Tom Turpin
Professor of
Purdue University







Deceitful Buzzers

Buzzing is universally regarded as a warning sound. For example, buzzers remind us to fasten our seat belts. Buzzers in smoke detectors alert us that our houses are on fire or that the roast in the oven is slightly overdone. Elevators, airplane guidance systems and even computers buzz when things are amiss.

Buzzing as a warning signal was perfected by insects, especially the bees. The sound is produced by wing vibration as the insect flies. Most animals respond negatively to the buzzing of bees, and for good reason. Bees are equipped with a stinger they can use for defensive purposes. However, in most encounters with other animals, bees do not need to unsheath their stinger. Their buzz alone wards off most sources of potential danger.

So effective is the buzz of bees as a protective device that other insects have adopted it for their own use. Many flies, because their wingbeat frequencies are similar to that of the bees, sound like bees. The sound alone usually provides some protection for these imitators. However, when their color pattern matches that of bees, only an entomologist can tell the difference at first glance.

Some flies even mimic the aggressive behavior of disturbed bees. One group of flies that sounds looks and acts like bees even claim their mentor's name -- bee flies.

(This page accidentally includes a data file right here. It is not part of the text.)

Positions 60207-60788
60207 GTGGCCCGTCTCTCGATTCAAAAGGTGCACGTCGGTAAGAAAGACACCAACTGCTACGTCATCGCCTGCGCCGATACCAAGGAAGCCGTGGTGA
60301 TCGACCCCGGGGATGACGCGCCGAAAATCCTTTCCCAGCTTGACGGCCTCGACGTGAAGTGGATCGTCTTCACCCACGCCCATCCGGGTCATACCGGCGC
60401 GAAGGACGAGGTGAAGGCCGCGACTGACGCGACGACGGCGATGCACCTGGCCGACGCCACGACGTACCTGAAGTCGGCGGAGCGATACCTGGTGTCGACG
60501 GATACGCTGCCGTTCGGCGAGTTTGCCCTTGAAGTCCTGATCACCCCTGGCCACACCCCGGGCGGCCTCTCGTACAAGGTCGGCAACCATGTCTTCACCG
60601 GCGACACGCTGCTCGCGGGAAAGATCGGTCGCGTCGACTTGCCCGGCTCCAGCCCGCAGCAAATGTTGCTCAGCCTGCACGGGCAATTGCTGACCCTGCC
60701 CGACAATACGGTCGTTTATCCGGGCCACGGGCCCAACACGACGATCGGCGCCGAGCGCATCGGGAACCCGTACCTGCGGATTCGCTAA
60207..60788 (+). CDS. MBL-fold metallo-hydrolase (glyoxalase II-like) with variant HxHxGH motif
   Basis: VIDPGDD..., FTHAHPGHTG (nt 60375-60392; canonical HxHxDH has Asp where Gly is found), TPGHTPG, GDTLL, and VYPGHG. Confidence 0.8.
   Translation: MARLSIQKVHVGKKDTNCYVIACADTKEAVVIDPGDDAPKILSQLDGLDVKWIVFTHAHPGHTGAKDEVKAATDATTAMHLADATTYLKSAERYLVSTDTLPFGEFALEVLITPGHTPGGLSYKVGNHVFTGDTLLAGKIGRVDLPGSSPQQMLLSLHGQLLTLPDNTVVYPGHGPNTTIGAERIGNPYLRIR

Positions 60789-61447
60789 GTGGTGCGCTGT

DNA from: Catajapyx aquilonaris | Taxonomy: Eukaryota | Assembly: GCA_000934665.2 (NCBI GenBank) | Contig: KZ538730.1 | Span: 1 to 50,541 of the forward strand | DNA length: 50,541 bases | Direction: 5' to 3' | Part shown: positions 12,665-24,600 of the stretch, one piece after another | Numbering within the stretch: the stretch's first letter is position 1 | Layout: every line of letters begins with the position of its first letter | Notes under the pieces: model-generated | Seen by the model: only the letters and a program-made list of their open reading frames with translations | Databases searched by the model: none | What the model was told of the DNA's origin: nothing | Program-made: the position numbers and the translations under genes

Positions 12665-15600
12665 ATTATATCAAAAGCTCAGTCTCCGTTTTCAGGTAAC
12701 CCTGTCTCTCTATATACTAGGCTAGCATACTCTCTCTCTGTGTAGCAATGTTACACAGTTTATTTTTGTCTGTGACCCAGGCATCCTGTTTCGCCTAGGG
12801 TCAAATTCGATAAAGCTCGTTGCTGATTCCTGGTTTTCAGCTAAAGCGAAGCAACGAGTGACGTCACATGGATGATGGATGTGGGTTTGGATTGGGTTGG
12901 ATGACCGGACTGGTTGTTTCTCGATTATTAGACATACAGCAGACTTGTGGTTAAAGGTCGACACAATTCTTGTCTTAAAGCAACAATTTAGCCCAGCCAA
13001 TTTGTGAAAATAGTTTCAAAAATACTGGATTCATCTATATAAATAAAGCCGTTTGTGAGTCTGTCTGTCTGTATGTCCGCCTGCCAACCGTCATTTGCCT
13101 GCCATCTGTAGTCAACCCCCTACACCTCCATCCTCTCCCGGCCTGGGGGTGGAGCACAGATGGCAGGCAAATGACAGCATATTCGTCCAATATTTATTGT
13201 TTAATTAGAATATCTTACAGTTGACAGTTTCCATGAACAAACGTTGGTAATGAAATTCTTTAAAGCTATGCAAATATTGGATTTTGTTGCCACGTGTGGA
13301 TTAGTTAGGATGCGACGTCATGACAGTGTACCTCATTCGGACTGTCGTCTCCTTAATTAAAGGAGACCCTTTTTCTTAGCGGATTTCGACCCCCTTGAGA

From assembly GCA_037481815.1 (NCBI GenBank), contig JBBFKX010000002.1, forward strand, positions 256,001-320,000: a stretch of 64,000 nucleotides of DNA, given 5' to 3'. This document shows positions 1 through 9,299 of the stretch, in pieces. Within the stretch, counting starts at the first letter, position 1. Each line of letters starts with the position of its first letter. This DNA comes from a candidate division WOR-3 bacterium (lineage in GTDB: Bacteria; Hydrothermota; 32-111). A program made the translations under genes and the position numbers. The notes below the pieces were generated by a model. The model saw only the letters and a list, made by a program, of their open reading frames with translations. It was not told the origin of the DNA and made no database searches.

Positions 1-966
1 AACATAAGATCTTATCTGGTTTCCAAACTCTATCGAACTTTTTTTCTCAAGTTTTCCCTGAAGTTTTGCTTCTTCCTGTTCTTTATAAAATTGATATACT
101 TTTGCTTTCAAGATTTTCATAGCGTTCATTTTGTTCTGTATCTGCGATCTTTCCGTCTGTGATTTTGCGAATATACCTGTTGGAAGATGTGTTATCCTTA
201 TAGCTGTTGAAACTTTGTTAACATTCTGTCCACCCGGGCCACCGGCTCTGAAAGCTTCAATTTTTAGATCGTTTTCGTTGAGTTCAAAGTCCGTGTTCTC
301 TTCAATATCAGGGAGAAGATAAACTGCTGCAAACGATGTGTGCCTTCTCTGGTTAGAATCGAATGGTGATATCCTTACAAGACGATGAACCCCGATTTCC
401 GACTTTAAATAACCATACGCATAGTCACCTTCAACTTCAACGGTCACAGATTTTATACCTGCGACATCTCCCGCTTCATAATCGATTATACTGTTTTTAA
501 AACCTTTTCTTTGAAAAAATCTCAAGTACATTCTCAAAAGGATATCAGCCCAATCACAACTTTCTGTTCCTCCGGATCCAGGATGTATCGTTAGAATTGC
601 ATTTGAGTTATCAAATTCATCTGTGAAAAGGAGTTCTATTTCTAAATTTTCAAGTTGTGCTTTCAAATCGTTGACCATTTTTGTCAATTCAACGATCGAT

Not only flies have benefited from sounding like buzzing bees. One beetle, the green June beetle, is especially adept at convincing folks it is a dangerous insect. This is a large, somewhat flattened, green beetle with yellow body margins. As an adult, the green June beetle feeds on the foliage of fruit trees and on the ripening fruit. When these beetles appear in large numbers and swarm around during their feeding activities, many people have been convinced that they have encountered a swarm of killer bees. The beetle is perfectly harmless, but most folk, and other animals don't stay around long enough to find out.

Some might suggest insects that mimic the sound of bees are guilty of fraud or false advertising. But think of it this way, a little benevolent deceit can go a long way toward preventing encounters of the worst kind. At least from the insect's point of view!


Writer: Tom Turpin
Editor: Carol McGrew